CURLOPT_COOKIEJAR - filename to store cookies to

#include <curl/curl.h>
CURLcode curl_easy_setopt(CURL *handle, CURLOPT_COOKIEJAR, char *filename);

Pass a filename as a char *, null-terminated. This makes libcurl write all internally known cookies to the specified file when curl_easy_cleanup(3) is called. If no cookies are kept in memory at that time, no file is created. Specify "-" as filename to instead have the cookies written to stdout. Using this option also enables cookies for this session, so if you for example follow a redirect it makes matching cookies get sent accordingly.

Note that libcurl does not read any cookies from the cookie jar specified with this option. To read cookies from a file, use CURLOPT_COOKIEFILE(3).

If the cookie jar file cannot be created or written to (when the curl_easy_cleanup(3) is called), libcurl does not and cannot report an error for this. Using CURLOPT_VERBOSE(3) or CURLOPT_DEBUGFUNCTION(3) displays a warning, but that is the only visible feedback you get about this possibly lethal situation.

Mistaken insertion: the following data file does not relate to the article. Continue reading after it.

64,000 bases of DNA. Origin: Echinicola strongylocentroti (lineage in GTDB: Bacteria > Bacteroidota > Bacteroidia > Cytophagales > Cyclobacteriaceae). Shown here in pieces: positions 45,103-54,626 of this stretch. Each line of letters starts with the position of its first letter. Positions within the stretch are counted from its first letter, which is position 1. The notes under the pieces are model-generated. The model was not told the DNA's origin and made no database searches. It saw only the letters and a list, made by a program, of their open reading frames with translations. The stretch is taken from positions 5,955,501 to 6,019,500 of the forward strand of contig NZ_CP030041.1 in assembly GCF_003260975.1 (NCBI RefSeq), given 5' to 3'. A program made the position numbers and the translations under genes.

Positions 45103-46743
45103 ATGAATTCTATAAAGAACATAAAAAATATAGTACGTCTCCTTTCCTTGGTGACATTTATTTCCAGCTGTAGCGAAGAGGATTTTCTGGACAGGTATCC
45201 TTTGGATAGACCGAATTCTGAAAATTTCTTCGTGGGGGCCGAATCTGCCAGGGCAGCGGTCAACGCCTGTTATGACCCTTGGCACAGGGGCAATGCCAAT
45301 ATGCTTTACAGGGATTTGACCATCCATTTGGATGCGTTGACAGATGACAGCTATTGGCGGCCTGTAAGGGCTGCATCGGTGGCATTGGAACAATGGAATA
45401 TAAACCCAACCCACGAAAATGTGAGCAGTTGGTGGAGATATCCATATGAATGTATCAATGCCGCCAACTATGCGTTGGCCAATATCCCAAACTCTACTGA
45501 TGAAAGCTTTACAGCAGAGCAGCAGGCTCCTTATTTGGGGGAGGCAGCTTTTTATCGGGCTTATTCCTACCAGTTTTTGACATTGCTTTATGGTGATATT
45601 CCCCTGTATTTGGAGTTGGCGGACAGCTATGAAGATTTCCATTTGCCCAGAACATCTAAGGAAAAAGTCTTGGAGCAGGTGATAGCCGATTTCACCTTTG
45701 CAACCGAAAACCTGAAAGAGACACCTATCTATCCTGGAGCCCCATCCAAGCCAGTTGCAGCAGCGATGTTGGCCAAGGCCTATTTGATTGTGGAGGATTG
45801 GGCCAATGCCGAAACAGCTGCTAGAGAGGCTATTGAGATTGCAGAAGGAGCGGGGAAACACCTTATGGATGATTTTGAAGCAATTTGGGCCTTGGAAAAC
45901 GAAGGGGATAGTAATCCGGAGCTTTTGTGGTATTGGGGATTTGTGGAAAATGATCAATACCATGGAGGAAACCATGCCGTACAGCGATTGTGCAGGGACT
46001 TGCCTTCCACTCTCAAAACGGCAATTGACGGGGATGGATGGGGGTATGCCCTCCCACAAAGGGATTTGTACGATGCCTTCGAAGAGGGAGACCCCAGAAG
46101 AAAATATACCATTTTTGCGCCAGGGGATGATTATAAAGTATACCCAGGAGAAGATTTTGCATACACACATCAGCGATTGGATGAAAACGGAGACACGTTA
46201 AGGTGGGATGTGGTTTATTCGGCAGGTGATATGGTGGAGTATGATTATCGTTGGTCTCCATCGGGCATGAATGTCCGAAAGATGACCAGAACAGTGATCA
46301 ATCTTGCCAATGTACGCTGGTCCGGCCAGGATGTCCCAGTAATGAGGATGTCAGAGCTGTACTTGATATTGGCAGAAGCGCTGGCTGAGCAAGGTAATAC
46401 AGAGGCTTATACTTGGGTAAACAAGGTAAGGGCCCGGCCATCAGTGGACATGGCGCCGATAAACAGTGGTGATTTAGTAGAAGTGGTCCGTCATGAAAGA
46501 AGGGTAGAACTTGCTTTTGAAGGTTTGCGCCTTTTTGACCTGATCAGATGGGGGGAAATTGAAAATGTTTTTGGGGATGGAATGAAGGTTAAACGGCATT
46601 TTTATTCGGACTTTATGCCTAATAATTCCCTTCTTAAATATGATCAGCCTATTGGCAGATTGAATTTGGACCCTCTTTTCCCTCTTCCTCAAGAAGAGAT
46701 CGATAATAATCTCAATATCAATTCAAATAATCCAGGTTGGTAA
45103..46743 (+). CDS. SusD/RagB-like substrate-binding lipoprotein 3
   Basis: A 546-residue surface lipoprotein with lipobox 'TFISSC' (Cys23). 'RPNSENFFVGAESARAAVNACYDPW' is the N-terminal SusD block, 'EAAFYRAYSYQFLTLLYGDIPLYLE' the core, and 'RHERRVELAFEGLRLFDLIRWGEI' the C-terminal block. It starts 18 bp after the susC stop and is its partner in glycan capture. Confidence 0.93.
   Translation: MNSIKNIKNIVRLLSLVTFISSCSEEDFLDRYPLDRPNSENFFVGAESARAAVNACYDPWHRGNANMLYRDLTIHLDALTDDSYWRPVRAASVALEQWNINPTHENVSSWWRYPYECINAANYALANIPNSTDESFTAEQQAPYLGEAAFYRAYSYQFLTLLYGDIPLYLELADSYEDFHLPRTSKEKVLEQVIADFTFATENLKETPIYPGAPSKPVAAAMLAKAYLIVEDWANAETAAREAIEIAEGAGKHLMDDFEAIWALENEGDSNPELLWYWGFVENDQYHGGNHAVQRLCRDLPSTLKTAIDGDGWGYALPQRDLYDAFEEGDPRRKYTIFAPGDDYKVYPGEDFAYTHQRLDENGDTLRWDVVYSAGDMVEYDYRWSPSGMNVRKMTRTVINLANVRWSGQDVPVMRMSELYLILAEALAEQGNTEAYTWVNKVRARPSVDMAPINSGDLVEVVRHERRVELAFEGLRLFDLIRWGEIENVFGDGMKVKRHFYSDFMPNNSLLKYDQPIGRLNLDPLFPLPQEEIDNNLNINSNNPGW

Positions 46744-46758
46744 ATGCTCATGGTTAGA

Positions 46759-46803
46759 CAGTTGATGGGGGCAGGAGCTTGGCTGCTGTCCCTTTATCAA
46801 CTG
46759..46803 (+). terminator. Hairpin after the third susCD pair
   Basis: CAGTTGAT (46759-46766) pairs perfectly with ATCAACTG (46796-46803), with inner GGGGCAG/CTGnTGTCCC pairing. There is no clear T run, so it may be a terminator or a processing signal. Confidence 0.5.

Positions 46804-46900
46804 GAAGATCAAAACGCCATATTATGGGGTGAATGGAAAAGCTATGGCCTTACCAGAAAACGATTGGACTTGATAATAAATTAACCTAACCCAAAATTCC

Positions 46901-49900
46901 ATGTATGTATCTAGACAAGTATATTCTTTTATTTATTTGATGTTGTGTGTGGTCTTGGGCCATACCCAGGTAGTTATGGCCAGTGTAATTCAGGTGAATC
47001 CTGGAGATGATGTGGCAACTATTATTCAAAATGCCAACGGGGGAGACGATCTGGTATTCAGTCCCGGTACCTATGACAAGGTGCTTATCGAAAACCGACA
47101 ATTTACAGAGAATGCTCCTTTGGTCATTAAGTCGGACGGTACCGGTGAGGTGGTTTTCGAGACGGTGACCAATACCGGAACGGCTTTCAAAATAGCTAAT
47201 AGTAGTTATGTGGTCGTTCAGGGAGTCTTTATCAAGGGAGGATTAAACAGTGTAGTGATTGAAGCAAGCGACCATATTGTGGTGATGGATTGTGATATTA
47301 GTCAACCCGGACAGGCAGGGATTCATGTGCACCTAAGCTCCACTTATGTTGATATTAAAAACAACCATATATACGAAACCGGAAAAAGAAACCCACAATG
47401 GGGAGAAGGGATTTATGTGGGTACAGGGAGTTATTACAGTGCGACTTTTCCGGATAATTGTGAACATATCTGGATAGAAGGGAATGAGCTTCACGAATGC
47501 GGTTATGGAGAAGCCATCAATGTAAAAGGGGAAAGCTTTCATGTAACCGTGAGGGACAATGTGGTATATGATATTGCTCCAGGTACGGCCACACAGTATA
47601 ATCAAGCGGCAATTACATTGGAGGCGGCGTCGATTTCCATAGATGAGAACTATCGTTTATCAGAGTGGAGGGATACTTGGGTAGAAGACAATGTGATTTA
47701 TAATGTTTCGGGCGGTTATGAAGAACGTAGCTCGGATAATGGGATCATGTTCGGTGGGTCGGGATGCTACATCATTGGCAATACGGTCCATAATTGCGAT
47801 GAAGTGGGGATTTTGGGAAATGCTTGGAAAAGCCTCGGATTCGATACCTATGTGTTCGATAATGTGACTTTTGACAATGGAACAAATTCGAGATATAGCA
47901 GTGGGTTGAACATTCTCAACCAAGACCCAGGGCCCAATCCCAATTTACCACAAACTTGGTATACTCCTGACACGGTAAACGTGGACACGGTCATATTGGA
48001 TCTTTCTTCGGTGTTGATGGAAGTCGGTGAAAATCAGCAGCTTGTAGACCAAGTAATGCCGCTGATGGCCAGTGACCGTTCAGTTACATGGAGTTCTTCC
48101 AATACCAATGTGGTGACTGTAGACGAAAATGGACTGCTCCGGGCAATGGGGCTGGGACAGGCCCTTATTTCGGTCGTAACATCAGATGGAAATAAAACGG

Cookies are imported in the Set-Cookie format without a domain name are not exported by this option.

The application does not have to keep the string around after setting this option.



int main(void)
  CURL *curl = curl_easy_init();
  if(curl) {
    CURLcode res;
    curl_easy_setopt(curl, CURLOPT_URL, "");
    /* export cookies to this file when closing the handle */
    curl_easy_setopt(curl, CURLOPT_COOKIEJAR, "/tmp/cookies.txt");
    res = curl_easy_perform(curl);
    /* close the handle, write the cookies! */

Along with HTTP

Returns CURLE_OK if HTTP is supported, CURLE_UNKNOWN_OPTION if not, or CURLE_OUT_OF_MEMORY if there was insufficient heap space.


2024-05-22 libcurl